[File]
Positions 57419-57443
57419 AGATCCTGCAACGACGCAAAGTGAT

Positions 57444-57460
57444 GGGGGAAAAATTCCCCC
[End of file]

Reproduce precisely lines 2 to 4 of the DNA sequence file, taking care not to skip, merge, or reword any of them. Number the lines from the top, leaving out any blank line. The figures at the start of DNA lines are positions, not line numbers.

57419 AGATCCTGCAACGACGCAAAGTGAT

Positions 57444-57460
57444 GGGGGAAAAATTCCCCC